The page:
You’ve seen Bryson DeChambeau make a major statement on the PGA TOUR by putting with the flagstick in during PGA TOUR events. I know, you’ve probably played golf your entire life putting with the flag out and this just looks weird. However, you may want to consider trying pin-in putting if you value scoring.
Let’s explain the rules change by the USGA. Golfers will now have three options when putting in 2019: Remove the pin completely, have someone tend the pin, or leave the pin in and unattended. If your putt hits the pin in the third scenario, there’s no penalty (formerly two strokes or loss of hole).
Before you decide how you want to putt, let’s review some facts:
- Assuming the pin is securely in place, standing vertical and not swaying in the wind, the hole is 4.25” wide.
- The diameter of a standard flagstick is 0.5” (some pins taper to ¾” and even 1” above the hole).
- If you look at the space left for a golf ball, the 2.125” half-hole minus the 0.25” half-pin, leaves 1.875” between the cup edge and the pin.
- Golf balls are 1.68” in diameter. This leaves a .195”-gap of open space for the ball to fit into the hole with the flagstick in place.
This doesn’t sound like much space, especially if the pin is leaning slightly toward the golfer. This effect, however, has been tested, and my studies show conclusively that you should putt with the pin in!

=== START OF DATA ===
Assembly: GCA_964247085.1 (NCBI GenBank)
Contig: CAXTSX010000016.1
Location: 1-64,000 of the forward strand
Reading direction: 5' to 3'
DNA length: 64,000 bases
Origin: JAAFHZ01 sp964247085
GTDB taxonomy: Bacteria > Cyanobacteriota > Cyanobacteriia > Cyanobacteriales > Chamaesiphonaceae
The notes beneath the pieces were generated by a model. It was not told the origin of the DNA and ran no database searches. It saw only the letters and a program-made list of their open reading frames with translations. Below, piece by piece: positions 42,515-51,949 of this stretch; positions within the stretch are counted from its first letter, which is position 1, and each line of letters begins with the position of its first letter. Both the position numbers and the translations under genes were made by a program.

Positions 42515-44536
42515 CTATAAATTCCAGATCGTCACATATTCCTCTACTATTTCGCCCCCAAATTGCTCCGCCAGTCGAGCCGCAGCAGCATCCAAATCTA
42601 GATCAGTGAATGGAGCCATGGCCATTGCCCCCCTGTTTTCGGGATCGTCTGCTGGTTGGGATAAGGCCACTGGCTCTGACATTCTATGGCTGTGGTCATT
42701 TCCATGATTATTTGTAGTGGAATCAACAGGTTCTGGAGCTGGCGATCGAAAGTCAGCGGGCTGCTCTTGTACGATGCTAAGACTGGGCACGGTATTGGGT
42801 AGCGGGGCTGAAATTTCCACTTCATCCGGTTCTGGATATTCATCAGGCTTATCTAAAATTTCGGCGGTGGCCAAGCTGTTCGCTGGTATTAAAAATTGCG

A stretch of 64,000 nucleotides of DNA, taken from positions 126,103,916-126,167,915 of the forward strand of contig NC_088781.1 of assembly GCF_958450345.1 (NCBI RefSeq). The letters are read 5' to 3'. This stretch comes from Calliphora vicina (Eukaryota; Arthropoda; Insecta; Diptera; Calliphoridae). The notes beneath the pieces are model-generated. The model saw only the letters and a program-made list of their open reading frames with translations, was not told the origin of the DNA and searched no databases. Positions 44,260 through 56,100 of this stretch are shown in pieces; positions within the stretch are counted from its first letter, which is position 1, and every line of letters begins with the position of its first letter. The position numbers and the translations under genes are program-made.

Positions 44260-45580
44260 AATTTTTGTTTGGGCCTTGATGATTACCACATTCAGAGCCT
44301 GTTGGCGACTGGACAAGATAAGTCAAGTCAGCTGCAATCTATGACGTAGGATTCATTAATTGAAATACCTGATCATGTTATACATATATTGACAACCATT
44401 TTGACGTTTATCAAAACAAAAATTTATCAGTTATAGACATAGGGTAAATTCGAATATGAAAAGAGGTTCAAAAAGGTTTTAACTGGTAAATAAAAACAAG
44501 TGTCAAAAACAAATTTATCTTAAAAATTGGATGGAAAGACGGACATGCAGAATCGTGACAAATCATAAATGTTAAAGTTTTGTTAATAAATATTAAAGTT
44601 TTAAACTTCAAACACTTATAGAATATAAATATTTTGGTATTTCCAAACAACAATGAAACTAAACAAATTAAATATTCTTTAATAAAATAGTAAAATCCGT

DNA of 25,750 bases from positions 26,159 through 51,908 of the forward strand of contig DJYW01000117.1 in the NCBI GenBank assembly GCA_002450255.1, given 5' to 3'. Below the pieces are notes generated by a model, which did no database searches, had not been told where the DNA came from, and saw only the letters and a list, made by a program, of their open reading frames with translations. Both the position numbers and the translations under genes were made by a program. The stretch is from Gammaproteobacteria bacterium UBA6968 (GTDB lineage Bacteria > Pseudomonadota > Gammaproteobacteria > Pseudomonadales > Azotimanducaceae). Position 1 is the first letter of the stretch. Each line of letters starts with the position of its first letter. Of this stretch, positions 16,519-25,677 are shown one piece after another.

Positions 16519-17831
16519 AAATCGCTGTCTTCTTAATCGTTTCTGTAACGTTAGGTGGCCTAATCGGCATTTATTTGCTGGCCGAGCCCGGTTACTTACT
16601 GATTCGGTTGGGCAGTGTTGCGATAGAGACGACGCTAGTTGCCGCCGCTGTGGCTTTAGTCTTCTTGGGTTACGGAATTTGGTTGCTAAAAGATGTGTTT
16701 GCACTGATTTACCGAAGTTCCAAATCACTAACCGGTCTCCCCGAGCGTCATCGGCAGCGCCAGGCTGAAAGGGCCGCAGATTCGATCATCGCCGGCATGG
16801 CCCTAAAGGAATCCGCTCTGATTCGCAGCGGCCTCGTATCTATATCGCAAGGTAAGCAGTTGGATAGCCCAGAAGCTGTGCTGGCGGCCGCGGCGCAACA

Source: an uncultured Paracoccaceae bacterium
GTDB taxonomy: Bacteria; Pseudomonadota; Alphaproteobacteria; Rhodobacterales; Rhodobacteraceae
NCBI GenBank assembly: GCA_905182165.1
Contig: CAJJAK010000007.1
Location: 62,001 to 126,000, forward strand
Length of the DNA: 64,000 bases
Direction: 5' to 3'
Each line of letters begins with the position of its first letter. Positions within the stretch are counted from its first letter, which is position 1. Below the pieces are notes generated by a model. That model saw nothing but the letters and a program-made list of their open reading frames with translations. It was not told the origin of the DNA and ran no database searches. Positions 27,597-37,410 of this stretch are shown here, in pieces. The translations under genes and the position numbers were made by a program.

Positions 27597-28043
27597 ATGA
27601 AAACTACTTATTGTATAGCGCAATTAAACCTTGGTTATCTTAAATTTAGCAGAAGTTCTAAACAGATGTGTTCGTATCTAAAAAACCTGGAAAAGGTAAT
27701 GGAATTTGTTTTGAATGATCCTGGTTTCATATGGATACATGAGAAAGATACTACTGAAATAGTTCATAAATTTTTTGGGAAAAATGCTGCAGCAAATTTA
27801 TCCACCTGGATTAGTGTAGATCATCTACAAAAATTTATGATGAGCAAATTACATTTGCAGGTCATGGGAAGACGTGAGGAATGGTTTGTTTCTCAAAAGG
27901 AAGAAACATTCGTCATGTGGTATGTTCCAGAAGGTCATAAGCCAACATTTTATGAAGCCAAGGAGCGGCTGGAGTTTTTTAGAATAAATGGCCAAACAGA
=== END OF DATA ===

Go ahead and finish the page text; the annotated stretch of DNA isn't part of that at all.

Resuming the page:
I conducted my original Pin In/Pin Out test in 1990, and published the results in the December issue of GOLF Magazine. The testing was performed with a special putting device built to roll putts accurately aimed with a laser—and a true, pure roll—from two feet away. We rolled putts at different speeds hitting different parts of the pin on flat, uphill and downhill sloping greens. The test results were conclusive: You will hole a higher percentage of putts when you leave the flagstick in.
The reason for this effect is that a significant amount of energy is lost from a putt’s speed when the ball hits a fiberglass flagstick. The speed-loss enables gravity to pull the slower moving ball down into the hole more often. Even though balls have changed since my testing, holes and flagsticks have not, and the “energy-loss” effect will still win the day.
To make you feel better about leaving the pin in, think about how many long putts and chips you’ve seen crash into the pin and still stay in the hole. If you’re watching golf on TV, you’ve also seen several shots fly into the hole directly from the fairway and stay in.
For your own good, test this new rule for yourself. Putt 12 balls from a three-foot circle all the way around the hole. Do the same drill for six-foot putts. Repeat this drill 10 times on 10 different days, and keep tab of your results. Send me your results to firstname.lastname@example.org.
Whether or not this test makes a believer of you, you will have forced yourself to practice your putting, putting you a solid step ahead of your foursome.
By Dave Peltz